The findings come as a major hepatitis C awareness campaign is launched to reach out to the estimated 100,000 people in England who are unaware they have the infection.
The ICM poll reveals that nearly one in four people do not know that hepatitis C can be passed on by sharing needles when injecting drugs or by using unsterile equipment when getting a tattoo, piercing or acupuncture.
But one in eight wrongly think that hepatitis C can be passed on by kissing and a third of respondents mistakenly believe that there is a vaccine to protect against it.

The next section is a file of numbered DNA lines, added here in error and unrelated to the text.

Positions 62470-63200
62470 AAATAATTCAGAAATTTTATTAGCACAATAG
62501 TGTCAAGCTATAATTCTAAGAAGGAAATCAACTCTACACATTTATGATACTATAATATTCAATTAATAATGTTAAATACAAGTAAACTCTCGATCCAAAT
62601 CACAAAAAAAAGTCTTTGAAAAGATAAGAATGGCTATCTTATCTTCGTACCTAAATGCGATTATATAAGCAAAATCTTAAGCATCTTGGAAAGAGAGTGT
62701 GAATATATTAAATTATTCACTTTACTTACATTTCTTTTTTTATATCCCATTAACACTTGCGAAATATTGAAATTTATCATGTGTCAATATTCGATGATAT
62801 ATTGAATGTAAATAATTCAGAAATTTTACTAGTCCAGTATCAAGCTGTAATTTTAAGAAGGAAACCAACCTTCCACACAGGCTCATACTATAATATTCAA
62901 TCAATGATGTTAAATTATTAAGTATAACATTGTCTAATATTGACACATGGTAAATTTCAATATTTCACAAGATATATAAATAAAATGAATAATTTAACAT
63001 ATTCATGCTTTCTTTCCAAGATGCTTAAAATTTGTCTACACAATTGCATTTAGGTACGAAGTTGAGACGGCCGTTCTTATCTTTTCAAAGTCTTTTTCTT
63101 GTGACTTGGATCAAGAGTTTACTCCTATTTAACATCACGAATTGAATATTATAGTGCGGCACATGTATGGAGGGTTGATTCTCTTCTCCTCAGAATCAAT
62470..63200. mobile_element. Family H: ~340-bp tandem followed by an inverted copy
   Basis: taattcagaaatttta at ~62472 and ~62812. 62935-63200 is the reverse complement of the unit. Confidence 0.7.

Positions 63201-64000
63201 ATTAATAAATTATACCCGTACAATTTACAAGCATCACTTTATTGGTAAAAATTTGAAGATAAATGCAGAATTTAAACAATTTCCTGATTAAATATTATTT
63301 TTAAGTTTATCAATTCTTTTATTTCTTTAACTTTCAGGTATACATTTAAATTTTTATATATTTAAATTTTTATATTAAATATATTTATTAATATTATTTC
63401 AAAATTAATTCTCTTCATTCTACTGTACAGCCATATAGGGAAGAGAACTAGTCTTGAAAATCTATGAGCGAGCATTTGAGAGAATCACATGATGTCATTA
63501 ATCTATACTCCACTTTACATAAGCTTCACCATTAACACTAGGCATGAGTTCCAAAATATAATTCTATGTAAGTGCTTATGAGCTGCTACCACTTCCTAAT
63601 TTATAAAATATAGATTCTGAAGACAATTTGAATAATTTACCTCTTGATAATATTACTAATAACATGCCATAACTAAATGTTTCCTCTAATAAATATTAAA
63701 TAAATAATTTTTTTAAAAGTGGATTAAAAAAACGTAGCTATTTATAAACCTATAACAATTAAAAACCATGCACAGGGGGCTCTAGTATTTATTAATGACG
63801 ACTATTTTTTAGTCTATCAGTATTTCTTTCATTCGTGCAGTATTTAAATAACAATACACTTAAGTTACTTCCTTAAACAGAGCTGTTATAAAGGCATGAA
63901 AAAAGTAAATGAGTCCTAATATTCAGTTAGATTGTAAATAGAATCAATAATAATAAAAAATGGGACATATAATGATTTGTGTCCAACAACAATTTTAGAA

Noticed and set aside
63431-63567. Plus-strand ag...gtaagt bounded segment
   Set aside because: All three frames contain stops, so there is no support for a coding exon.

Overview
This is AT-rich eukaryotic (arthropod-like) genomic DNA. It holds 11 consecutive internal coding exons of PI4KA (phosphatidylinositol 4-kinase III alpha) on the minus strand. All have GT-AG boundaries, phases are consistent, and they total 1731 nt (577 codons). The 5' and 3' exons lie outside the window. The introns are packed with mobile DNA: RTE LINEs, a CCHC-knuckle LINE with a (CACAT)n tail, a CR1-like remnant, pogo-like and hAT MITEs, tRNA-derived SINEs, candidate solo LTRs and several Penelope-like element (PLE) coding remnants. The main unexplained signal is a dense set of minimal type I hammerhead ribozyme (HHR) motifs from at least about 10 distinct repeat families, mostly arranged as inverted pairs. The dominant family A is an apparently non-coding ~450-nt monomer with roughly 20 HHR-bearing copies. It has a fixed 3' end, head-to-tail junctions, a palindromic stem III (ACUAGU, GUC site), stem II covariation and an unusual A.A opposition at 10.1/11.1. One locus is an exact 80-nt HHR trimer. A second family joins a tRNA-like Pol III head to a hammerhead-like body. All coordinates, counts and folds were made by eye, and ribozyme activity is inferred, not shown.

The radio and press advertising campaign coincides with the 20th anniversary of the virus being identified.
Charles Gore, chief executive of the Hepatitis C Trust, said: ‘Twenty years down the line, it’s worrying to see the public still believe so many myths around hepatitis C. Education is absolutely essential to eradicating this problem.
‘We are pleased to see the Department of Health campaigning on this issue, but it's now time for both the public and health professionals to take action,’ he said.
Related story on nursingtimes.net: Providing Support for HepatitisC Patients